The Knicks could trade for Thunder star Chris Paul.
Victor Oladipo is also rumored to be looking to leave the Pacers.
The Knicks keep getting linked to stars (especially former Leon Rose clients, like Oladipo and Paul). The team can’t control every report written. But it’s not as if the franchise has previously discouraged this type of talk. Owner James Dolan often applies pressure to make big gains quickly.
The situation is ripe for embarrassment.
Trading for Oladipo specifically would carry so many potential landmines for New York:
- First, the Knicks must offer enough to entice Indiana. New York has multiple extra first-round picks, but Oladipo wouldn’t come cheap. Many teams would want him.
- Oladipo has health concerns. He just missed more than a year with a leg injury and considered not playing in the NBA’s resumption as a result. Though he ultimately played, he struggled.
- Oladipo is headed toward 2021 unrestricted free agency. He just said he valued winning over being a team’s main star. Does that sound like someone who’d stay with the Knicks? He could sign an extension in conjunction with a trade, but it’s difficult to find a fair price considering the wide gulf between his ability when healthy and what he showed upon returning late this season.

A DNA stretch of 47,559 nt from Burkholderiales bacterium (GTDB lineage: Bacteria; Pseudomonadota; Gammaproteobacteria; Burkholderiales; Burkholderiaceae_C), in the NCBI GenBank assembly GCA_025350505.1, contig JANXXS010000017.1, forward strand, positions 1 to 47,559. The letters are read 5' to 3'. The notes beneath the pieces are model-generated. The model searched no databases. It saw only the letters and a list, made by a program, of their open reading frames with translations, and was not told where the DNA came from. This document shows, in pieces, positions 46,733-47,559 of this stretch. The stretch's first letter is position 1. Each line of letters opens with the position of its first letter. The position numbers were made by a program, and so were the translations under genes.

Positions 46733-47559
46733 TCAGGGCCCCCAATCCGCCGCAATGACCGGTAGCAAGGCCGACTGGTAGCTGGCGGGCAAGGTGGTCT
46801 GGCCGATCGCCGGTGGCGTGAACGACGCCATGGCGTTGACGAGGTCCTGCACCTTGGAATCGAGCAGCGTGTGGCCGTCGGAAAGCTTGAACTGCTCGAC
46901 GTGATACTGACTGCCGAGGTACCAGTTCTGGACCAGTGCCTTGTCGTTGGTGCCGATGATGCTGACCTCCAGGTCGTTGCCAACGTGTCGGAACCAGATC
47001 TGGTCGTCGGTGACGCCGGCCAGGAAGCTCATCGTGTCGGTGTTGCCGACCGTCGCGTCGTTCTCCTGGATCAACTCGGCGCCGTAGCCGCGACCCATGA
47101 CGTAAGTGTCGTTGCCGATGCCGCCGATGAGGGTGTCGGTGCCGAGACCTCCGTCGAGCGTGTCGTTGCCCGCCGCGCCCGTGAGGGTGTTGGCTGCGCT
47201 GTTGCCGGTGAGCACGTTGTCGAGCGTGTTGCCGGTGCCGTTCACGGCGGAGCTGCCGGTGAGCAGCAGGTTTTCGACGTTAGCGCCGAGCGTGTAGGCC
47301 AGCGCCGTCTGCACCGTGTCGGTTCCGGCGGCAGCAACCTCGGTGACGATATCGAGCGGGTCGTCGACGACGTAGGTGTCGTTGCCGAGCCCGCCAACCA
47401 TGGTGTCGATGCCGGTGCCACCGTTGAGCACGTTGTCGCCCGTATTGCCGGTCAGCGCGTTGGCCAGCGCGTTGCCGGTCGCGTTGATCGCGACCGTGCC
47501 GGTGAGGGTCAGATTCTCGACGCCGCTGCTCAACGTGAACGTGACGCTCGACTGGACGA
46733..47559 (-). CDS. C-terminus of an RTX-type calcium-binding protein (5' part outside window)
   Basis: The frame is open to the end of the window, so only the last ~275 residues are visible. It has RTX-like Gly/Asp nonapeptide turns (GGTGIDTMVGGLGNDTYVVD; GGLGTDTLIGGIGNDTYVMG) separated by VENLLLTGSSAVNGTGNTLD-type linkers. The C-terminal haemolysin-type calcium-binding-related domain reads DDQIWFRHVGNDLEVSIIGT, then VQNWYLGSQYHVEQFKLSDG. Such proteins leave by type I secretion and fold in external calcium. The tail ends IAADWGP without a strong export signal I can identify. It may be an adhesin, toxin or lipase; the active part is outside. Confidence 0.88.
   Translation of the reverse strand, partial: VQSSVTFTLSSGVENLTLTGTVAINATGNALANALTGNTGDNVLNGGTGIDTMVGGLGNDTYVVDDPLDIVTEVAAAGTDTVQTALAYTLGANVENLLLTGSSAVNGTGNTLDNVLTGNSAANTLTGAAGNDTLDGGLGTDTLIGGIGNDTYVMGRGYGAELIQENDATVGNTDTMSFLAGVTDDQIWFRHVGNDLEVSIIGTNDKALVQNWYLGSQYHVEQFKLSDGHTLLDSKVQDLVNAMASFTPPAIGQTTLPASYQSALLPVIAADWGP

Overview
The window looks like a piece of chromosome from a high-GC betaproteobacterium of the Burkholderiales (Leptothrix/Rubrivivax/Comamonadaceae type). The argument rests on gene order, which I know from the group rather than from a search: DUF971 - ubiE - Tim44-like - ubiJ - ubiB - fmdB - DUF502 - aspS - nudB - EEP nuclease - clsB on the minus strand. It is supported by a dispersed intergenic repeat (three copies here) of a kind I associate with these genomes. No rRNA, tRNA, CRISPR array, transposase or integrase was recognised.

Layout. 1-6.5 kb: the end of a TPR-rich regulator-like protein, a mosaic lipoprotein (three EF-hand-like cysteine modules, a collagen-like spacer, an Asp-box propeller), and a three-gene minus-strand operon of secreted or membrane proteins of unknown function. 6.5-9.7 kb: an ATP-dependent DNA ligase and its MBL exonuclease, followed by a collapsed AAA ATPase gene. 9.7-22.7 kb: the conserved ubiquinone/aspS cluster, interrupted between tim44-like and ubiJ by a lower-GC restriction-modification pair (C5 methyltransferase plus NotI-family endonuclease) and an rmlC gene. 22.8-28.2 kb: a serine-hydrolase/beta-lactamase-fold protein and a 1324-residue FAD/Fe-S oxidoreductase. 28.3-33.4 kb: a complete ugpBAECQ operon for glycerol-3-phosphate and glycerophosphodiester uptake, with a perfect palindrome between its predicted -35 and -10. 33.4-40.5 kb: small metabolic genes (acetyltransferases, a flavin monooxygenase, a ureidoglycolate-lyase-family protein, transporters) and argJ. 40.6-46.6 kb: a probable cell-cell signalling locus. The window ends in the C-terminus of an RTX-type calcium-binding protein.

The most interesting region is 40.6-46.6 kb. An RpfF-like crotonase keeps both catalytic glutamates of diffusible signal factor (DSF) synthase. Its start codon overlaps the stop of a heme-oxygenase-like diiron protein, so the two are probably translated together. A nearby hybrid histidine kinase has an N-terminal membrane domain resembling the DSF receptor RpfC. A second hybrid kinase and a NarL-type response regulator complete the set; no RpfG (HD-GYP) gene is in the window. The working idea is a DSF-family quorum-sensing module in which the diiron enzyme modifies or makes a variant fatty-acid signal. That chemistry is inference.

- Even if Oladipo returns to form and stays with the Knicks, how far will that get them? There’d be value in New York ending its seven-year playoff drought, even without winning a series. But Oladipo isn’t necessarily good enough to singlehandedly carry a lacking roster into the postseason. Maybe Oladipo (28) will remain in his prime long enough to win with R.J. Barrett (20), Mitchell Robinson (22) and New York’s No. 8 pick. But that is a substantial age gap.
Oladipo is a competitor who’d help the Knicks’ culture, and he could return to stardom as he gains separation from his injury. Of course, New York wants him.
But should the Knicks make the strongest trade offer for him? Probably not.
Will the Knicks make the the strongest trade offer for him? Probably not.
Most likely, this is a typical case of New York hype getting carried away.